(Colorado.edu) Researchers from CU Boulder and the University of Toronto discovered that it could nudge quantum materials to undergo transitions between “dynamical phases” similar to phase transitions when water becomes ice.
“This happens abruptly. . . ,” said study coauthor Ana Maria Rey. “But unlike that tray of ice cubes in the freezer, these phases don’t exist in equilibrium. Instead, atoms are constantly shifting and evolving over time.” The findings, she added, provide a new window into materials that are hard to investigate in the laboratory.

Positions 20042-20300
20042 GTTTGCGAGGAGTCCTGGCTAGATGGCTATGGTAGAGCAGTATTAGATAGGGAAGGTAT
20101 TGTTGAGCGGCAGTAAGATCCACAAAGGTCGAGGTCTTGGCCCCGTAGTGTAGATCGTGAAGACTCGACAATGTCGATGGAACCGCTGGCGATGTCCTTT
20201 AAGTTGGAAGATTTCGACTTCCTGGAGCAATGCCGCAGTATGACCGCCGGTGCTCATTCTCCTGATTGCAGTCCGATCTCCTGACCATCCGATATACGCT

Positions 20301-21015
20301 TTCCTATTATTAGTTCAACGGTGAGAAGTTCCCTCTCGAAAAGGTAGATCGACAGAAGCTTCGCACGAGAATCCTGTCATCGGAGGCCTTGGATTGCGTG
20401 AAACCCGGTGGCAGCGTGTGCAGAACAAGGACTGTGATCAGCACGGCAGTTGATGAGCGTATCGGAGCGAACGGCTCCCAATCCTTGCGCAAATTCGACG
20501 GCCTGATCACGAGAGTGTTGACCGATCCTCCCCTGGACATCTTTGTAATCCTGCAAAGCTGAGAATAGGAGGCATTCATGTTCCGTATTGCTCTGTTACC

“If you want to, for example, design a quantum communications system to send signals from one place to another, everything will be out of equilibrium,” said Rey, a fellow at JILA, a joint institute between CU Boulder and the National Institute of Standards and Technology (NIST). “Such dynamics will be the key problem to understand if we want to apply what we know to quantum technologies.”